by Patrick Appel
Poor people suffer more from hurricanes that swamp their cities than rich people do. There was a pretty good demonstration of this dynamic on CNN a few years ago as I recall. And there is a rather sordid moral dimension to the way [Nordhaus and Shellenberger] attempt to argue the opposite. What they are saying, in effect, is that all those poor people in New Orleans were already living squalid lives, “vulnerable” to all kinds of stuff disease, accidents, etc. so for them Katrina was no big deal. More of the same, really. The people who really suffered were the rich folks who had their nice homes wiped out.
On a global scale, yes, people in Vietnam’s Mekong Delta are a lot poorer than people in Miami Beach. But when their rice fields salt up due to rising sea levels and then slowly cave into the water until ultimately all the land they’ve owned, their only earthly possession, is gone and they’re destitute on the streets of Ho Chi Minh City, they really have suffered a lot more from global warming than somebody in Miami Beach who loses their expensive beachfront home as Florida goes under, and is forced to rely on the insurance systems and public emergency assistance of the richest country in the world. The attitude towards poor people this implies that they don’t really suffer because what’s the difference between having a thatched-roof house, two rice fields and a buffalo, or being a beggar living on the streets is pretty ugly.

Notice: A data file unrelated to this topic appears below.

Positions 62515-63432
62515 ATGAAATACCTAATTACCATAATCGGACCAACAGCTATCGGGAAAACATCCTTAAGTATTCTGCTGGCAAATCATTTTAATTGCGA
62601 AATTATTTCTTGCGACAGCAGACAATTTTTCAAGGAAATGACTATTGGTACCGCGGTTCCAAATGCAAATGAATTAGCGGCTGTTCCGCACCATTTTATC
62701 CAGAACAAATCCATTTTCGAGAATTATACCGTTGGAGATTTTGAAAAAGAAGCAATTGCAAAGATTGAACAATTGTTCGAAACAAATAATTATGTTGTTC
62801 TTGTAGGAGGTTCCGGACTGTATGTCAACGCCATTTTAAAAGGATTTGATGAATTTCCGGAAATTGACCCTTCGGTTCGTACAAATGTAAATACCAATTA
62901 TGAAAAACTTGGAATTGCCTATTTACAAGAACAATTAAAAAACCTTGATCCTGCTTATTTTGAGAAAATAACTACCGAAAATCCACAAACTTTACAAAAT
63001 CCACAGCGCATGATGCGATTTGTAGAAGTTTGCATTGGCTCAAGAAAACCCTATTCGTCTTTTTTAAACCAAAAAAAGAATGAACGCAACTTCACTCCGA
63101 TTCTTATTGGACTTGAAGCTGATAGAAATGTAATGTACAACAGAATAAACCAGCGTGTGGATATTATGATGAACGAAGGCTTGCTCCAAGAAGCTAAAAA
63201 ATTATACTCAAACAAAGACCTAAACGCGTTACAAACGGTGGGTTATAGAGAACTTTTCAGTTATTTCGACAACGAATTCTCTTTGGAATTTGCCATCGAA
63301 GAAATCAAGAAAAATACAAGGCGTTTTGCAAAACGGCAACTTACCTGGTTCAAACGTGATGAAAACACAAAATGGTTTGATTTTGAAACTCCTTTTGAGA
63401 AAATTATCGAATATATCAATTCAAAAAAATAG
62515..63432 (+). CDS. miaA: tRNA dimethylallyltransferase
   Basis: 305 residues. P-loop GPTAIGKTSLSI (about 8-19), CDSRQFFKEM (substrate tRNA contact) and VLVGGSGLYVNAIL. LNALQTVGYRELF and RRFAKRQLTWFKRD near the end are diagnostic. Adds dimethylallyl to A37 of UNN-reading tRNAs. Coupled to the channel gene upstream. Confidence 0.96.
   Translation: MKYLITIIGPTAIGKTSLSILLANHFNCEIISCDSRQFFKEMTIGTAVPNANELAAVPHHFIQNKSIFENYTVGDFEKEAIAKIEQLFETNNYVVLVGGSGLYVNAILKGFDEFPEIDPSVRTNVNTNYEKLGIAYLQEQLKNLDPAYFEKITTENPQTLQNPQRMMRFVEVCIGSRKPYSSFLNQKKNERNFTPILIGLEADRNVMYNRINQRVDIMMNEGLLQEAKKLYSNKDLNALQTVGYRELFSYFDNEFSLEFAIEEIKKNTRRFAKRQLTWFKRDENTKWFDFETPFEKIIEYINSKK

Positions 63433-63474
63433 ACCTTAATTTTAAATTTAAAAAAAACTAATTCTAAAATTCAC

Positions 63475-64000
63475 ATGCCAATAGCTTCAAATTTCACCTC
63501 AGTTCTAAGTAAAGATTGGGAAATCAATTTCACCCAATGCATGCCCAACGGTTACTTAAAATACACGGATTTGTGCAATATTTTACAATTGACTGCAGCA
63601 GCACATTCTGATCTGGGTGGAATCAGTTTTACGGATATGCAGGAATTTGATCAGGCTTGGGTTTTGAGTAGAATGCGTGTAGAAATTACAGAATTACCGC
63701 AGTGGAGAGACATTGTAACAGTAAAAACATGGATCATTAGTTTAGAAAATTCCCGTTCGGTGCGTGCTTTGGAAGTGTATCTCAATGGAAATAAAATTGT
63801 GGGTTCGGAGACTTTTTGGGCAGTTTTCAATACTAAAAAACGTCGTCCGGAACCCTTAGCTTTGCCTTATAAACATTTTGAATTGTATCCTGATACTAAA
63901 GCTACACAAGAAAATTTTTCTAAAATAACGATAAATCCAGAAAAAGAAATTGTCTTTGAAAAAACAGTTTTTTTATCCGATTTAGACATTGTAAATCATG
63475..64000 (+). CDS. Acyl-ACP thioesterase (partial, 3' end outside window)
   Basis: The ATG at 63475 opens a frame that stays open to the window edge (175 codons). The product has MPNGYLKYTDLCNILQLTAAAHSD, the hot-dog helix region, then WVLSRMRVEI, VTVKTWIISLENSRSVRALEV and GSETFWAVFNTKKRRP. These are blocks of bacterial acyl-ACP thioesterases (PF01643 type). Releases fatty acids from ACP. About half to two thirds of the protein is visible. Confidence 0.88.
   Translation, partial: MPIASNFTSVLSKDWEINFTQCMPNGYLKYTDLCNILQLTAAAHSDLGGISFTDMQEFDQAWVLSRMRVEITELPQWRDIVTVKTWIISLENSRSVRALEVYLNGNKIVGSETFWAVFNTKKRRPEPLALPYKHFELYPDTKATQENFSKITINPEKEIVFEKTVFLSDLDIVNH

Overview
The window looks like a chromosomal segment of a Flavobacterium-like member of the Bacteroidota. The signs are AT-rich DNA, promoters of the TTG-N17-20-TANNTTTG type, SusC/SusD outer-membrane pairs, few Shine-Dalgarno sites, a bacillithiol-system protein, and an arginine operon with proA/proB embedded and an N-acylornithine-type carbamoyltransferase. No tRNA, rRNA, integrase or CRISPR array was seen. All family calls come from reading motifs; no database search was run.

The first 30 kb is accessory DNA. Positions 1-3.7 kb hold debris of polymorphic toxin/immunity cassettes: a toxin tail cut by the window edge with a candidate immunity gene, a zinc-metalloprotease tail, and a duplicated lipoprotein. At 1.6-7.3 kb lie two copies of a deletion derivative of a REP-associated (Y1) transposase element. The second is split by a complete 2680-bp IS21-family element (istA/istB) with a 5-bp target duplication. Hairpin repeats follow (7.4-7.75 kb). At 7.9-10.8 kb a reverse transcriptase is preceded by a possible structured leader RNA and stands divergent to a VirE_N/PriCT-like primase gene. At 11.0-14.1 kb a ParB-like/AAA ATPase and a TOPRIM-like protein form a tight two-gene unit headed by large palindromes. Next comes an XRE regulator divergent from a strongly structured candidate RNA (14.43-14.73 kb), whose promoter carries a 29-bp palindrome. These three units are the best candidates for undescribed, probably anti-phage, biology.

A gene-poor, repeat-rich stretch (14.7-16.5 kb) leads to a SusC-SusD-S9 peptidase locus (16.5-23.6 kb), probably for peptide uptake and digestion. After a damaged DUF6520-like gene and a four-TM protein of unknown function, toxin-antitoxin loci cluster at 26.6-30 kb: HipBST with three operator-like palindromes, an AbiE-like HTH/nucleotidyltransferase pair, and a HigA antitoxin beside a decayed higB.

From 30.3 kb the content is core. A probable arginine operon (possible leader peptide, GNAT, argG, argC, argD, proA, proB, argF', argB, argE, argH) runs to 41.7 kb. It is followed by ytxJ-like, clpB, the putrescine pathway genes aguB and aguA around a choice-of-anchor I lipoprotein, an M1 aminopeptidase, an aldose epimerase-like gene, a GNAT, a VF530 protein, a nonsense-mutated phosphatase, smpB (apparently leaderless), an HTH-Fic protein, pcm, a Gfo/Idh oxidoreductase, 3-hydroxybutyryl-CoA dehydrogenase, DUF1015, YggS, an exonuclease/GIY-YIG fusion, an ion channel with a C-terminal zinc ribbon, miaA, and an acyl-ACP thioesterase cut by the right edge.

We want to hear what you think about this article. Submit a letter to the editor or write to firstname.lastname@example.org.
2006-2011 archives for The Daily Dish, featuring Andrew Sullivan